Saturday, April 12, 2008

Reacher and Dudgeon

This week I finished Die Trying by Lee Child and Big City, Bad Blood by Sean Chercover. Both were books that I thought about giving up on early in the plot, but ended up sticking with and I'm glad I did. I didn't consider either one an outstanding read, but they were worth finishing. Books like this are the reason I don't give up on a book very easily. If I've given up on one, it was painfully bad to me.

Die Trying is my first book by Lee Child. His series character is Jack Reacher. I believe this is actually the second book in the Jack Reacher series. Jack is unlucky enough to be a passerby when three men go to kidnap Holly Johnson, an FBI agent. Jack is kidnapped along with Holly just for being in the wrong place at the wrong time. But that's where Jack's unlucky streak runs out. For the rest of the novel he seems to take on superhero qualities. I was beginning to think he might start leaping buildings in a single bound or something.

The plot was your basic "save the damsel in distress"-type plot. I think Child was attempting to make Holly a strong, independent, self-sufficient female character, but he didn't quite succeed. Holly has a bad knee injury and requires a crutch to walk. She's a smart woman, and she makes her own tools - I was having MacGyver flashbacks during those parts of the novel, but in the end, the story is about Reacher, McGrath and her father General Johnson, all men, all out to "save the girl."

One element of the plot that really bothered me was when everyone was convinced that Reacher was in on the kidnapping. They all pointed out that he didn't "fit" with the other kidnappers, but the head of the FBI, the FBI head of Chicago, the Chairman of the Joint Chiefs of Staff...they all were totally convinced that the ONLY possibility was that he was involved. Even after they got his service record, their only position was that this war "hero" had turned dirty. I would think that if our top people in the FBI and the military could be so narrow-minded with information they know is incomplete our national defense is really deficient.

Overall, the book was enjoyable and I'm glad I finished it. I will probably check into some other Reacher installments as well. But, it won't make my Top 10 of 2008.

The second book I finished this week was Big City, Bad Blood by Sean Chercover. This is Chercover's first novel, and I have to admit that I may have gone into it with too high of expectations. The person who recommended it to me classified it as being on the level of Michael Koryta. It's not, and I was expecting that level of writing. So, it had an unfair disadvantage.

Big City, Bad Blood is the story of Ray Dudgeon, a private investigator from Chicago who agrees to protect a Hollywood locations manager, Bob Loniski, from a mobster until Bob could testify against the guy in court. The overall plot was o.k., but not original. I thought it resembled an early Robert Crais novel an awful lot.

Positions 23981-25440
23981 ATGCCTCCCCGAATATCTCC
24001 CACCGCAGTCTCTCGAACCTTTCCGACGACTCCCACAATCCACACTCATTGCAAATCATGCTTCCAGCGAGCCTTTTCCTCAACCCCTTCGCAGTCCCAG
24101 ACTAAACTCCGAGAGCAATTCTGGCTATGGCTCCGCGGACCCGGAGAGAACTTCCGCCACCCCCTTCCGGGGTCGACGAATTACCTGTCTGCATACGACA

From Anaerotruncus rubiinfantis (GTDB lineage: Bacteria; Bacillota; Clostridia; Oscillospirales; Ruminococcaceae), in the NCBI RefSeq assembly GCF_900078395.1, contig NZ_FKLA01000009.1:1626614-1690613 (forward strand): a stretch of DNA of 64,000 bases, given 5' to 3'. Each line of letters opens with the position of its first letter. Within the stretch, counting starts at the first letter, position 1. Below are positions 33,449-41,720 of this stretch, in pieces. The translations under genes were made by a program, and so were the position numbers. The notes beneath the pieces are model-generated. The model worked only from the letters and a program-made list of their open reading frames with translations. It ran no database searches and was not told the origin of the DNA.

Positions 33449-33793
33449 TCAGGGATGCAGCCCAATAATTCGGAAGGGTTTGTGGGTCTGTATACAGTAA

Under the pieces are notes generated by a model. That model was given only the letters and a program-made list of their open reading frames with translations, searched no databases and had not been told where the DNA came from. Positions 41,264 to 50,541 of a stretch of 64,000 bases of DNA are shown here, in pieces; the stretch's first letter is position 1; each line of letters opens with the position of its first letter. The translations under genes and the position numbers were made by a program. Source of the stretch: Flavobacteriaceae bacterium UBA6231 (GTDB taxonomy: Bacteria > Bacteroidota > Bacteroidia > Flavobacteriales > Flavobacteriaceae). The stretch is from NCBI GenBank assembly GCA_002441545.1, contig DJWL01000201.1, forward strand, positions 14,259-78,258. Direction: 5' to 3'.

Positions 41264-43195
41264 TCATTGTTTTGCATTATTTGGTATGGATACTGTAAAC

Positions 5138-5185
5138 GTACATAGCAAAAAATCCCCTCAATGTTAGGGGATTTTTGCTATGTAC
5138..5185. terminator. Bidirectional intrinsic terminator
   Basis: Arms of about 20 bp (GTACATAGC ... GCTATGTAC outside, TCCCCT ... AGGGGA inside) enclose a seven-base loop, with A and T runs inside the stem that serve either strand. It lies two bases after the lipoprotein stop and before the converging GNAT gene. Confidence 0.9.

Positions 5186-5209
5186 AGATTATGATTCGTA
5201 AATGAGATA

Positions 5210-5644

My biggest issue with this book was that I disliked Ray. I liked almost every other supporting character: Vince, Terry, Jill, Gravedigger, even Johnny Greico. But Ray I just had trouble liking. The biggest factor was his seeming disregard for violence. It didn't seem to bother him at all. Among my favorite literary protagonists, they all have times when they are violent, but they have personal conflict with the use of violence. Several times throughout the book Ray would say to himself, "I'm o.k. with that." Meaning he was just fine with the violence that had occurred.

Ray was also quick to pass judgement on others while failing to look in the mirror at himself. Hypocrisy is very unbecoming. And while he did a great job as a body guard, he also seems to have a habit of always thinking of himself first. His feelings trump Jill's feelings, Terry's feelings, his grandfather's. It's like an adolescent mindset.

I was, however, able to identify with him in the end when he said,

"The truth was, I once made an enormous emotional investment in what journalism
is supposed to be, and reality never stood a chance. And I couldn't get
over it, or maybe I just couldn't grow up. Either way, I'd learned that
lesson once. Fool me twice, shame on me.

That quote echoed my feelings about education and I was able to warm up a little to Ray. Maybe in subsequent books he'll change a little more and the violence will become more of an issue.

Overall I seemed to see the influences of other writers in this book, but very little that was uniquely Chercover. He needs something that distinguishes him and doesn't just make him a carbon copy of people who have come before him. He also needs to get away from trying to be funny. He's not.

With this being his first time out, I'll give Chercover the benefit of the doubt, and if he publishes again, I'll probably check it out. But he isn't a Michael Koryta by any means.


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